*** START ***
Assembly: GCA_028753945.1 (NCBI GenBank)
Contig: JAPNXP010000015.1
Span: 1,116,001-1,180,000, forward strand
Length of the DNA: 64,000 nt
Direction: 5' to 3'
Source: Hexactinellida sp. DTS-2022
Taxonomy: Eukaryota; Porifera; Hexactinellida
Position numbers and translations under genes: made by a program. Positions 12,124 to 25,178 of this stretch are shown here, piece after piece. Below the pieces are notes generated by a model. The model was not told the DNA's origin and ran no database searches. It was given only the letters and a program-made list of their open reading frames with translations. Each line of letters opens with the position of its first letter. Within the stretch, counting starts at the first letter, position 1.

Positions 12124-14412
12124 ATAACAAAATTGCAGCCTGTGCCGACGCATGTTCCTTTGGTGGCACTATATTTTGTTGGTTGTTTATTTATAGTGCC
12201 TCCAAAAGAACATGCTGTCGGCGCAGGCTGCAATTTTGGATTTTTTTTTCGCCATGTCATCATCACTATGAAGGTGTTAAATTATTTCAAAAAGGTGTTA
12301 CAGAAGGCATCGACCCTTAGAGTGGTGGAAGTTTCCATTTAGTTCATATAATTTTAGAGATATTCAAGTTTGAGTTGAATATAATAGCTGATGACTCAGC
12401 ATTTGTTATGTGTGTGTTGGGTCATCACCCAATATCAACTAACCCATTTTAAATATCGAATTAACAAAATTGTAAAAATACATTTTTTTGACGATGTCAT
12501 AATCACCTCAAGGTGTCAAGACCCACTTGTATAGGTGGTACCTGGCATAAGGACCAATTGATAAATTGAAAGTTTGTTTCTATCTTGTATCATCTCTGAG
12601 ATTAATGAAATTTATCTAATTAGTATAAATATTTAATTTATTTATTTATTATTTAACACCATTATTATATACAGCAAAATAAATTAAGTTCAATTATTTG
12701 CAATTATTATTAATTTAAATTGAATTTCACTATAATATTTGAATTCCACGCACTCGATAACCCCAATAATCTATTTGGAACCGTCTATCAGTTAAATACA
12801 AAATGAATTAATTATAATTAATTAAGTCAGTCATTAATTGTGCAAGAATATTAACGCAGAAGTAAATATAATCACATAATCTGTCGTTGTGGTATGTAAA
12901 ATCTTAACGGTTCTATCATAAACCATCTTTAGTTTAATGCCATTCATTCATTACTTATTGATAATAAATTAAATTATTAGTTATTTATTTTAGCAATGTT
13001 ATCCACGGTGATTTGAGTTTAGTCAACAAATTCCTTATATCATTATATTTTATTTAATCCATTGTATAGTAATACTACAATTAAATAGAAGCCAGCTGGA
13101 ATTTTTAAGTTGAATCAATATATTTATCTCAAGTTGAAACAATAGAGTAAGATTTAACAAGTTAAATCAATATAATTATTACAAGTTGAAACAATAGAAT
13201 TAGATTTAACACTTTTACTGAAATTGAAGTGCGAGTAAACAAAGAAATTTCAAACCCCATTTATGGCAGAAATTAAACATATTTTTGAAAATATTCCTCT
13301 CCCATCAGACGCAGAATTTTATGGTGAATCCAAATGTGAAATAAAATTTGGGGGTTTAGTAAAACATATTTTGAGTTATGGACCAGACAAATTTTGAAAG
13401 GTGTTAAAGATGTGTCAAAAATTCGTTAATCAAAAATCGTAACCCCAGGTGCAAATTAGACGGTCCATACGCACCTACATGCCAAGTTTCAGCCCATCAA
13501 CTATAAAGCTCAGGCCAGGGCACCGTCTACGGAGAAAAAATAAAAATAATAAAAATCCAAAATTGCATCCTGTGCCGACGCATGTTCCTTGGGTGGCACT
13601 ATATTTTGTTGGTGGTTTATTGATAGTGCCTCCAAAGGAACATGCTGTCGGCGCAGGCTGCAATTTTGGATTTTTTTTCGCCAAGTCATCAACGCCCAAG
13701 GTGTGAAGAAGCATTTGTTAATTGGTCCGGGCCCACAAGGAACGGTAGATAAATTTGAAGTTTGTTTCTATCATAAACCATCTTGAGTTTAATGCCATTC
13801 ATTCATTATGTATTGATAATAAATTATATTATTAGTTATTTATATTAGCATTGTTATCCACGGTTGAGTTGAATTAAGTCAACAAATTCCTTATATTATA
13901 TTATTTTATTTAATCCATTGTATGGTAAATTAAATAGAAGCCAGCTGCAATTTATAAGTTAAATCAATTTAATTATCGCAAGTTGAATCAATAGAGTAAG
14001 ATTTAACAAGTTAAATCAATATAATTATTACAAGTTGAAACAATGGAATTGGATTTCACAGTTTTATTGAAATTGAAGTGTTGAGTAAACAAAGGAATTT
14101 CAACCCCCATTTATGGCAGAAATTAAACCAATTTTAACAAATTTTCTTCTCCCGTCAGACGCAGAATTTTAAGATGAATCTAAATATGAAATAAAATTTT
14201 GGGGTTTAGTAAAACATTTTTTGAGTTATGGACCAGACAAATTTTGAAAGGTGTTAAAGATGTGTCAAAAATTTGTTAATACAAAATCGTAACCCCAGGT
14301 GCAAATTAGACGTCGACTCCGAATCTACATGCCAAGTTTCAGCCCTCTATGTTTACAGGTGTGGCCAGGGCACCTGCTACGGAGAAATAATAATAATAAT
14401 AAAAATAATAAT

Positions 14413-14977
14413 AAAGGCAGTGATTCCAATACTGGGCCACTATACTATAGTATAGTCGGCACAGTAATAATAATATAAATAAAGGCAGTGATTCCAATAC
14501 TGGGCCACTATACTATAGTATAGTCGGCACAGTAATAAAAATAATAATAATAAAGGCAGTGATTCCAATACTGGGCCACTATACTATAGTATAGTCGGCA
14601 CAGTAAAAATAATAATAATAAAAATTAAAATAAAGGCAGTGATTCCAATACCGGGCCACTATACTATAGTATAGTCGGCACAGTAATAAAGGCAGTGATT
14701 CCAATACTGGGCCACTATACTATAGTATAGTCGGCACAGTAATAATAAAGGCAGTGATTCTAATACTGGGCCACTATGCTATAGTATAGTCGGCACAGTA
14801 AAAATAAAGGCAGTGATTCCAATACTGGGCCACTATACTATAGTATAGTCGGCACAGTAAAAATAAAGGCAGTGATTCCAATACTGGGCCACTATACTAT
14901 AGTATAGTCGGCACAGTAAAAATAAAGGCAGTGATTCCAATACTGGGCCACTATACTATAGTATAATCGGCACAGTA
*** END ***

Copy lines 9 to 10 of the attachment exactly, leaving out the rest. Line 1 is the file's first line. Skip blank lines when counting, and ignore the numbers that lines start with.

Positions 12124-14412
12124 ATAACAAAATTGCAGCCTGTGCCGACGCATGTTCCTTTGGTGGCACTATATTTTGTTGGTTGTTTATTTATAGTGCC